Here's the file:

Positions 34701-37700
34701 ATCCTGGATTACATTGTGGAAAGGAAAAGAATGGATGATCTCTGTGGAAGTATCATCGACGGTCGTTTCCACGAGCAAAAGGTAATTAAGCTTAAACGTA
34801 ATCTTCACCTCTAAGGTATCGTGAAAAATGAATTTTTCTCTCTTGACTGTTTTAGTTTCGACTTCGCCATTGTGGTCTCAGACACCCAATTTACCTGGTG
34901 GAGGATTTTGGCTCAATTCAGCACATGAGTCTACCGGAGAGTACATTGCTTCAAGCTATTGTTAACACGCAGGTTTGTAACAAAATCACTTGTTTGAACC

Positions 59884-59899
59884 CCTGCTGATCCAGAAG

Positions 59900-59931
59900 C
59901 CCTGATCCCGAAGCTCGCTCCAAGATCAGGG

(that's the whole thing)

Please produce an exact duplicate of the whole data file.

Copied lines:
Positions 34701-37700
34701 ATCCTGGATTACATTGTGGAAAGGAAAAGAATGGATGATCTCTGTGGAAGTATCATCGACGGTCGTTTCCACGAGCAAAAGGTAATTAAGCTTAAACGTA
34801 ATCTTCACCTCTAAGGTATCGTGAAAAATGAATTTTTCTCTCTTGACTGTTTTAGTTTCGACTTCGCCATTGTGGTCTCAGACACCCAATTTACCTGGTG
34901 GAGGATTTTGGCTCAATTCAGCACATGAGTCTACCGGAGAGTACATTGCTTCAAGCTATTGTTAACACGCAGGTTTGTAACAAAATCACTTGTTTGAACC

Positions 59884-59899
59884 CCTGCTGATCCAGAAG

Positions 59900-59931
59900 C
59901 CCTGATCCCGAAGCTCGCTCCAAGATCAGGG